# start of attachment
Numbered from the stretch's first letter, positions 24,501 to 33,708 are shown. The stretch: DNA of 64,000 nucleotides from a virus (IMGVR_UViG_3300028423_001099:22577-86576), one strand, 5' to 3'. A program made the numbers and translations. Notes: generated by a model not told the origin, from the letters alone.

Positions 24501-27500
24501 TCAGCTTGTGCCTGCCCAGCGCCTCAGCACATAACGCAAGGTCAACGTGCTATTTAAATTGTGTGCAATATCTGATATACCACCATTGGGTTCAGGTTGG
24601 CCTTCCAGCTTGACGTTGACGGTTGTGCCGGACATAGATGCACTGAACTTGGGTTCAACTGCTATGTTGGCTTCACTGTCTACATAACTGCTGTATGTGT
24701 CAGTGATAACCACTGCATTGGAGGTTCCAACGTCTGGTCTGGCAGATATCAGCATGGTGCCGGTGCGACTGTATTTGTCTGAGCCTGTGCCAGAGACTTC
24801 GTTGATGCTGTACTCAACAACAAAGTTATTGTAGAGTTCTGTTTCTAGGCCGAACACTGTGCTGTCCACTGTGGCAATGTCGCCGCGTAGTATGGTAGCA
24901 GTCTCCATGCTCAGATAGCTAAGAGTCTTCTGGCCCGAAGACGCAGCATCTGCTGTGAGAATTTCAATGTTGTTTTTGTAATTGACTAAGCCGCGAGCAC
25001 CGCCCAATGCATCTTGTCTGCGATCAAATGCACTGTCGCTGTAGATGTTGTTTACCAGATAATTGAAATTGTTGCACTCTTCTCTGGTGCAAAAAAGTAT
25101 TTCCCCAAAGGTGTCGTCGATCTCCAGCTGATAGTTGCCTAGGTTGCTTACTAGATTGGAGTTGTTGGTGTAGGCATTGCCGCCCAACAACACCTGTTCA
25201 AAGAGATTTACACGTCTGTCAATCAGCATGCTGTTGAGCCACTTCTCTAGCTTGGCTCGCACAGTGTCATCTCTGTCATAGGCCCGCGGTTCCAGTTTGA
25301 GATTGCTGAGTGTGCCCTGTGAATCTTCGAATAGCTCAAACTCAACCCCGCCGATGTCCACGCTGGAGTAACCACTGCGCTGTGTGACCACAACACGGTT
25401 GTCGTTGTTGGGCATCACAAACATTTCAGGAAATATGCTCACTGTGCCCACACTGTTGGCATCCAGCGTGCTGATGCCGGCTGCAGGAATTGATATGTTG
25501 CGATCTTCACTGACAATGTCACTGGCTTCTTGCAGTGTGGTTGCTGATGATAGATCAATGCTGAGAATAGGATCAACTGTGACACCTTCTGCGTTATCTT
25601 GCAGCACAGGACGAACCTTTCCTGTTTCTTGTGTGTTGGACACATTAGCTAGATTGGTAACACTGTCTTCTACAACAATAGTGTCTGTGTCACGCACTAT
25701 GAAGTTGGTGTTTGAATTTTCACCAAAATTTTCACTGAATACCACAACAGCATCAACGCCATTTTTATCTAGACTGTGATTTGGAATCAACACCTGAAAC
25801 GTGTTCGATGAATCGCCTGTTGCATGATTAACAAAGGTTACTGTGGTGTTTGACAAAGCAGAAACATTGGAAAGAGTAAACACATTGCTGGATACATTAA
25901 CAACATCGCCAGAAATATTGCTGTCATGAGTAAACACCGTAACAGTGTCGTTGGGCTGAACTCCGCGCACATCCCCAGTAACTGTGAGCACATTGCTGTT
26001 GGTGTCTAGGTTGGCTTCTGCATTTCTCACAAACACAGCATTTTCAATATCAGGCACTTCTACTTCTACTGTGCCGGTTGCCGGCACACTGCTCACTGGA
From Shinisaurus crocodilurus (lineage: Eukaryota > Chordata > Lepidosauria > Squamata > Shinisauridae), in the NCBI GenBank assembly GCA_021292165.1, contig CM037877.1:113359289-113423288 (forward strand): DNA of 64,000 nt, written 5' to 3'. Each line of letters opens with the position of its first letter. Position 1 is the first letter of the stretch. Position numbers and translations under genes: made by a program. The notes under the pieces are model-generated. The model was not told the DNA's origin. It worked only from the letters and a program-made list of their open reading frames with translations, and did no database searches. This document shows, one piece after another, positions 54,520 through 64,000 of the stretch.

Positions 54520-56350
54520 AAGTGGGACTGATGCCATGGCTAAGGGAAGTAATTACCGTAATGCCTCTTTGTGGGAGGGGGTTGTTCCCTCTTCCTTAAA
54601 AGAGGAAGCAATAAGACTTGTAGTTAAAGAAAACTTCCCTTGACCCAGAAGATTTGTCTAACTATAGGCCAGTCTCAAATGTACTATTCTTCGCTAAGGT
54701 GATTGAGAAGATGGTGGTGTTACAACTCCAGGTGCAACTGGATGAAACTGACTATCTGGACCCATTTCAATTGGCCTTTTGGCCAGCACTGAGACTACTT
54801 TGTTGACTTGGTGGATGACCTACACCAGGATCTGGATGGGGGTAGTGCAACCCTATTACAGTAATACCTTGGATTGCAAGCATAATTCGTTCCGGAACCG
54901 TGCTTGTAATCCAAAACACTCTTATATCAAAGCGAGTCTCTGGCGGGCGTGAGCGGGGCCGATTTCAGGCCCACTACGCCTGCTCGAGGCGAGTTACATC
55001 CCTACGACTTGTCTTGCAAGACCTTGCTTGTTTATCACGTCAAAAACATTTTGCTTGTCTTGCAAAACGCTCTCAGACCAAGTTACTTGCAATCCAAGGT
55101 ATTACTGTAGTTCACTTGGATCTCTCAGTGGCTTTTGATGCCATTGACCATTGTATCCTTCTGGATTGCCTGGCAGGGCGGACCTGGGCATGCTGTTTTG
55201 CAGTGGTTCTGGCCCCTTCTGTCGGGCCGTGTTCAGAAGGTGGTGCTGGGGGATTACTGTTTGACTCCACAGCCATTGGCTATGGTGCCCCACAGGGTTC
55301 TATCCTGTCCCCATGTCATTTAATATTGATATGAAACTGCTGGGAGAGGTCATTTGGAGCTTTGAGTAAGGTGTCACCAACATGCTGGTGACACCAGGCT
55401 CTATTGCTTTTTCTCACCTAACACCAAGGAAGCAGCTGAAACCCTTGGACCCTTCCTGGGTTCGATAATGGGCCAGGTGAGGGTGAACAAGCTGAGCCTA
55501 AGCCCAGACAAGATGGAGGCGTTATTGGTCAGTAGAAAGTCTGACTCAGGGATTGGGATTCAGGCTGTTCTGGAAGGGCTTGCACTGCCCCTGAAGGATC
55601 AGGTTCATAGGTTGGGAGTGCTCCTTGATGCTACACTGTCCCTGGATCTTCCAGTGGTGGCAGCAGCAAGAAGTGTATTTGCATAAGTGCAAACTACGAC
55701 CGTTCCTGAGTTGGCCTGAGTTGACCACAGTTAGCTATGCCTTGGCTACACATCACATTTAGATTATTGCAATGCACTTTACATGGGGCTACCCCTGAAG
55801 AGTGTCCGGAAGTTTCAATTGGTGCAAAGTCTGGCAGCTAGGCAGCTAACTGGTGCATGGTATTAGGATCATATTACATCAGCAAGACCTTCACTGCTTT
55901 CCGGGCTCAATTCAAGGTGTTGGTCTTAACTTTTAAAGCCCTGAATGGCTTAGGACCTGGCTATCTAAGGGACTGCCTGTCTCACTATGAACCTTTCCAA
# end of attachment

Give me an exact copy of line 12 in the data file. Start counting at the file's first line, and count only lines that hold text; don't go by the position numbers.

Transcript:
25401 GTCGTTGTTGGGCATCACAAACATTTCAGGAAATATGCTCACTGTGCCCACACTGTTGGCATCCAGCGTGCTGATGCCGGCTGCAGGAATTGATATGTTG